President Obama’s campaign for healthcare reform has run into an unexpected roadblock — other Democrats. And, Senate Majority Leader Harry Reid, D-NV, said yesterday that the Senate would not be voting on a bill prior to the August recess.
The president wanted to get a bill passed before the recess because he did not want Members of Congress going back to their states and districts and being beaten up on the high cost of health care reform, increased taxes on all Americans, and a reduction in the quality of the care they now have.
The Blue Dog Coalition of moderate House Democrats recently sent a letter to its party leadership expressing concern about the cost of the bills under consideration. According to the Blue Dogs, “paying for health care reform must start with finding savings within the current delivery system.”
Our healthcare system is chock full of wasteful practices that would yield savings if curtailed. One such practice — the rash of frivolous medical malpractice litigation clogging our courts — increases health costs for patients, physicians, hospitals, and public programs alike.
Instituting commonsense medical malpractice reforms would improve care, cut costs, and make insurance more affordable without additional government spending. We need look no further than the states to see how such positive returns are possible.
Malpractice suits serve a valuable function by compensating wronged patients and punishing irresponsible doctors. But malpractice law is often abused, as trial lawyers inundate courts with baseless suits in hopes that one will yield a payday.
Lawsuits are an occupational hazard for doctors. Every year, one in eight physicians is sued for malpractice.
Excess litigation has fostered an epidemic of defensive medicine, wherein doctors order more procedures than they ordinarily would to protect themselves from lawsuits. Defensive medicine increases annual medical costs by 10 percent, or $214 billion.
About 83 percent of physicians practice defensive medicine, and over a quarter of tests, procedures, referrals, and consultations are ordered out of fear of lawsuits.
Further, malpractice abuse causes physicians to leave riskier medical fields like obstetrics, neurosurgery, and emergency medicine.
So how can malpractice reform improve health care? Consider what Texas has experienced since its leaders enacted an array of measures to limit wasteful malpractice spending in 2003. These included limits on non-economic damages, a higher burden of proof for claims of emergency room negligence, and a requirement that lawsuits be approved by an independent body of medical experts.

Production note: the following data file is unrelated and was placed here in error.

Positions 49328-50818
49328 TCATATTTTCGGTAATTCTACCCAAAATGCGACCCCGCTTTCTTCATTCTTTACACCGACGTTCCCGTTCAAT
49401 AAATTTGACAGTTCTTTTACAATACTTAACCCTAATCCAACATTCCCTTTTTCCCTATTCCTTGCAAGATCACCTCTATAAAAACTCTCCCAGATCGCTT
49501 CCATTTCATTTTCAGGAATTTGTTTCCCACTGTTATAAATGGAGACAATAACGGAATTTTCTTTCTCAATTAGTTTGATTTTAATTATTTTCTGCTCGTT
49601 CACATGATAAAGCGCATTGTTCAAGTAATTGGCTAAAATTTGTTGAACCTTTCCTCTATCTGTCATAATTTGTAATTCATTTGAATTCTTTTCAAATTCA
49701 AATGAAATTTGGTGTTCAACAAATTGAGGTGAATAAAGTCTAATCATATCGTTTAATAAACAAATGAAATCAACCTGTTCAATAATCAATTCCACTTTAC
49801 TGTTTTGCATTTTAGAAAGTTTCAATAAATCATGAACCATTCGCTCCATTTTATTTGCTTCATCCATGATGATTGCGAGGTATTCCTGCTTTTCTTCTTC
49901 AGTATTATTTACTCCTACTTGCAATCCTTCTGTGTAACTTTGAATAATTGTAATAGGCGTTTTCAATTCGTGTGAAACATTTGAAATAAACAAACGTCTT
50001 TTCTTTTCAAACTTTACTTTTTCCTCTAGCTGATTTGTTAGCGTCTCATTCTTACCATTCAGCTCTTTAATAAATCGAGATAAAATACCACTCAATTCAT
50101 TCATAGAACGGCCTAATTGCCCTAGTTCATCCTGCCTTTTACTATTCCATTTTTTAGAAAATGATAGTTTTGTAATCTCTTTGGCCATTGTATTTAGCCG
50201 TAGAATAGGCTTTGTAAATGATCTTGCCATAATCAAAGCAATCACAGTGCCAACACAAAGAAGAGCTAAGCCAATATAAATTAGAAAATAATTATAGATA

The reforms have resulted in drastically lower malpractice premiums. Many doctors had left Texas over the years or chose not to practice there because of the fear of an expensive lawsuit. Since the reforms were enacted, many new and former doctors who left the state have flooded into Texas, and patients have enjoyed increased access to care.
Medical licenses increased 18 percent over the past four years. Between 2003 and 2007, the Texas Medical Board licensed about 2,500 more new physicians than it did during the previous four years. In total, more than 7,000 new doctors have come to the state.
The physician population in Texas has grown twice as fast as the general population. And the state has jumped six places in the American Medical Association’s tally of doctors per capita.
One big medical malpractice insurer has dropped its premiums by 35 percent. That translates into $217 million in cost-savings for doctors. State-wide, medical malpractice premiums have decreased 21.3 percent.
Lower malpractice premiums lead to lower health costs. As the savings flow through the system, patients see their insurance premiums — and their out-of-pocket expenses — decline.
An increase in the number of doctors also translates into better care for patients. The influx of doctors has been crucial to improving health outcomes in rural areas that had historically suffered from a scarcity of physicians.
Instituting these reforms on a national scale would yield similar results.
In recent months, the President has voiced support for fixing malpractice law. He and his Democratic colleagues should make good on that promise and emulate Texas’s example to bring malpractice reform to the entire nation.
Examiner contributor Sally C. Pipes is president and CEO of the Pacific Research Institute and author of The Top Ten Myths of American Health Care.